Online Exclusive: Teachers draw inspiration from students, motivations


Elliot Wang, News Editor

Teachers are an integral part of the school’s education system. They instruct, educate, and assist the students to the greatest of their ability. Often students have been inspired by teachers because of certain characteristics that they admire about them, such as determination and a willingness to work through obstacles. Conversely, students can also inspire teachers through their own admirable characteristics.

Music teacher Carolyn Herman is inspired by student growth. “There’s been a lot of students who I have really enjoyed knowing over the years, and that’s one of the great things about being a music teacher is that I get to know students often for four years and see them grow and develop into the young adults that they’re going to be, and it is often inspiring to see that change happen and be involved in it,” Herman said.

One particular student made an impact on Herman “one of the students I taught when I was at Churchill, is now a professional broadway actor. Also in my first three years of teaching I had an oboe player who is playing professionally now but a lot of students even when they don’t go on to be musicians are still great human beings.”

The challenges of students’ lives also inspires Herman. Herman said, “one young man who I found very inspiring had a really challenging time in high school. He actually was in foster care for a while, and he wasn’t living with his family, and he still managed to get great grades and practice his instrument and and be involved in sports and has gone on to be a very successful adult. He’s very inspiring that he was able to deal with his personal challenges and yet still be super successful. Everybody has  issues they have to deal with and some figure out how to deal with them earlier [but ultimately] they’re all inspiring in different ways,” Herman said.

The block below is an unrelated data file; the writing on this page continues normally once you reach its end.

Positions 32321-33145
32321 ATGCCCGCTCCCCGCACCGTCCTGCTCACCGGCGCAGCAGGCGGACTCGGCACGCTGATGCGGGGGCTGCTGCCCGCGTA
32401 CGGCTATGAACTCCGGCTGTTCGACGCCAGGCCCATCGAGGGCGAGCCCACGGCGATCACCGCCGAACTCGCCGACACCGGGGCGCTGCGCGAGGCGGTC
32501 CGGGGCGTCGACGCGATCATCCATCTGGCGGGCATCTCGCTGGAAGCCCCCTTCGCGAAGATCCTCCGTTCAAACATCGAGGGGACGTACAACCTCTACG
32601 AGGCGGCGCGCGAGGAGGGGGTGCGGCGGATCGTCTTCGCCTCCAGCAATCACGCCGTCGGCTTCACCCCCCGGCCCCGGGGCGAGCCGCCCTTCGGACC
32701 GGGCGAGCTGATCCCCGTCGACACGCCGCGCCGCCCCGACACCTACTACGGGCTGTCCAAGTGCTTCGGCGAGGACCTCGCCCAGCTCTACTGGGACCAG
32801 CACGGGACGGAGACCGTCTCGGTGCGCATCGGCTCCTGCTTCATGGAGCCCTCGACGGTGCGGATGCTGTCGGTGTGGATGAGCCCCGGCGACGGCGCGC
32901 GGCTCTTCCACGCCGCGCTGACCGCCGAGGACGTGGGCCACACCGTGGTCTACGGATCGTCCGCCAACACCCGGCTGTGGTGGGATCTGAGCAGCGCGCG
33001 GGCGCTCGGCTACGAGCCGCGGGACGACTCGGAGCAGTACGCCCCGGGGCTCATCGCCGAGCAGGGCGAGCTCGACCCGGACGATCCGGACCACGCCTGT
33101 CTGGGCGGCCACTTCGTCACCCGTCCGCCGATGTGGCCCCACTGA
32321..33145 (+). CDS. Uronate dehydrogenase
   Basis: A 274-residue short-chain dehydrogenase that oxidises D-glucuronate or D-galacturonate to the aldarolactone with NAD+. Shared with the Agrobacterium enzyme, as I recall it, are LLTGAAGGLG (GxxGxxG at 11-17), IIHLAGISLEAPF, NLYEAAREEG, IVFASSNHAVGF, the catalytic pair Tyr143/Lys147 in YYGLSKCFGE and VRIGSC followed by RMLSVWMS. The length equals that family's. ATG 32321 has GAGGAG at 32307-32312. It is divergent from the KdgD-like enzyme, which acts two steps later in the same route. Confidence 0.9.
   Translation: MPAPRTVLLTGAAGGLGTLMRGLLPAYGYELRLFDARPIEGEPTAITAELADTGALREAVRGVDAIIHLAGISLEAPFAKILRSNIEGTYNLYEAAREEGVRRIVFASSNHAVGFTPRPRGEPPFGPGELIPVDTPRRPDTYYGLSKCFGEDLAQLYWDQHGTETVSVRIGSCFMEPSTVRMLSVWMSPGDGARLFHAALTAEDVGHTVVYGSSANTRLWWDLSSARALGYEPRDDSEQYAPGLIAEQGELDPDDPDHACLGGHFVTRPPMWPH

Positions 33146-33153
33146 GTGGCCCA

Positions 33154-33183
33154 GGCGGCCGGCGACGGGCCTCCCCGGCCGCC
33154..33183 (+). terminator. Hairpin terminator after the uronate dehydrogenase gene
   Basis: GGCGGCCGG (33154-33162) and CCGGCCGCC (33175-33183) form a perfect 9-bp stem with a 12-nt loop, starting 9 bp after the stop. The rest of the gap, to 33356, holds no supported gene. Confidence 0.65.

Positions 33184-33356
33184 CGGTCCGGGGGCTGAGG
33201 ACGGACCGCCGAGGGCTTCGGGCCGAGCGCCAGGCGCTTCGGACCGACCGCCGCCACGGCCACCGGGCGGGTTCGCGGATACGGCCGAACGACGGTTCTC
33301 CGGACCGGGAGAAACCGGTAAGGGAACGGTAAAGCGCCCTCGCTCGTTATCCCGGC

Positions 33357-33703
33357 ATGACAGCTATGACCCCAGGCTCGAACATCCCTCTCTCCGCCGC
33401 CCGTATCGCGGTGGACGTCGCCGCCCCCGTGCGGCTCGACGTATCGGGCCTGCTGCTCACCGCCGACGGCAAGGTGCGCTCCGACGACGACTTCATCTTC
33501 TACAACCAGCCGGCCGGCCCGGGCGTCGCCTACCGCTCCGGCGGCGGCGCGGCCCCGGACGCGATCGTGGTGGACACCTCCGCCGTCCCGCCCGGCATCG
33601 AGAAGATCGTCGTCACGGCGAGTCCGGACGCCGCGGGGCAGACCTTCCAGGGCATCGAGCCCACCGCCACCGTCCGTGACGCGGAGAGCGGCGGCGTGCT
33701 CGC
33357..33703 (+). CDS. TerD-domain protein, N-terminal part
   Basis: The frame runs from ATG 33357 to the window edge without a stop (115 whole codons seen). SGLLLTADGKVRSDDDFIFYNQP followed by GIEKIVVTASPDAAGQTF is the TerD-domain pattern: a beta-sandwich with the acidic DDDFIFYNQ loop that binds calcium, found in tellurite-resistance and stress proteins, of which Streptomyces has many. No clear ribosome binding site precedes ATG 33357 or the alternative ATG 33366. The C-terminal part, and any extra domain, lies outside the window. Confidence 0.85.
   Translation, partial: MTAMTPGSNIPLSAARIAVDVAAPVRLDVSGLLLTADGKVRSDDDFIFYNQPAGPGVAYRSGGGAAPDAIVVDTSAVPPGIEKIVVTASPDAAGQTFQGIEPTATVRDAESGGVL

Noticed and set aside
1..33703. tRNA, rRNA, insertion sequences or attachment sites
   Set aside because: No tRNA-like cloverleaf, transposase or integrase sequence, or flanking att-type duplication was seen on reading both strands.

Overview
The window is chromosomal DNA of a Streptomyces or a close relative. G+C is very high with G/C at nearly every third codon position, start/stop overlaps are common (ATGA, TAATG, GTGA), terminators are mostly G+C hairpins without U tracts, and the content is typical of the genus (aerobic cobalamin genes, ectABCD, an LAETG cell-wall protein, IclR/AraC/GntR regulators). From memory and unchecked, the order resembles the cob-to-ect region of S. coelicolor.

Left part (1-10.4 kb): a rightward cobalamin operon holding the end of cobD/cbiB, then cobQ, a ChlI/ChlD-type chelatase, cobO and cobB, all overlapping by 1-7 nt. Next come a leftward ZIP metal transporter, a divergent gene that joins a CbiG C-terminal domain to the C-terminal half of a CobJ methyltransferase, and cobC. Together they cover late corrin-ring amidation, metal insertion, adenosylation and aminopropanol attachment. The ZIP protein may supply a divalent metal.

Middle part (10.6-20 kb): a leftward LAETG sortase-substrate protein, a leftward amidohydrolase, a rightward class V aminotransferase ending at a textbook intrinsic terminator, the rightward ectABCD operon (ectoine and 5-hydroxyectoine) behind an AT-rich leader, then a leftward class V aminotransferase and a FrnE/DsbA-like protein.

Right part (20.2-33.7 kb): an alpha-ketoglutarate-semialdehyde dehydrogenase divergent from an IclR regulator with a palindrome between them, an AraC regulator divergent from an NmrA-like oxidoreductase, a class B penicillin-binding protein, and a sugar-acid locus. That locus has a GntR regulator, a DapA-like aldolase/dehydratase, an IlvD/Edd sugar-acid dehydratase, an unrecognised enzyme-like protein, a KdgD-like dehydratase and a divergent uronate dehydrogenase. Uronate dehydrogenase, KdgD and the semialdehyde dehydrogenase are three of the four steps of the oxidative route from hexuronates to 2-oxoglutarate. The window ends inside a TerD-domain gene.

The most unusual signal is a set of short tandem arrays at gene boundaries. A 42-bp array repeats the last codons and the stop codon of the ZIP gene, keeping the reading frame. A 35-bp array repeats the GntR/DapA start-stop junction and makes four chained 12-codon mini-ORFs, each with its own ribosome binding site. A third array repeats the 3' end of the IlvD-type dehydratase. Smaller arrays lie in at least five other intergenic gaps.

English teacher Dominique Parker stated a similar story to Herman’s, as it also spoke of a student’s struggle to overcome the specific difficulties in their lives. Parker said, “I think he represents a kind of student. He was a student in my inclusion eleventh grade class, that means it’s co-taught with a special educator. And he was a student with very severe dyslexia, which made reading and writing incredibly hard for him, and he was an excellent student in terms of succeeding academically. … What impressed me and inspired me was how much work he was willing to put in to get a desired result.”

Mathematics teacher Christopher Tucker said that he found students who worked through difficulties inspiring. Tucker said, “[Certain students have] had some tragic life experience happen to them [such as the] loss of a parent, and then they’ve kept on forging forward. Working, keeping on going with life in spite of the fact that they’ve just had some real rough circumstances happen to them, and I always find that encouraging because it’s just such an easy temptation to just give up when something really difficult like that happens, and that’s the case at any age, frankly.”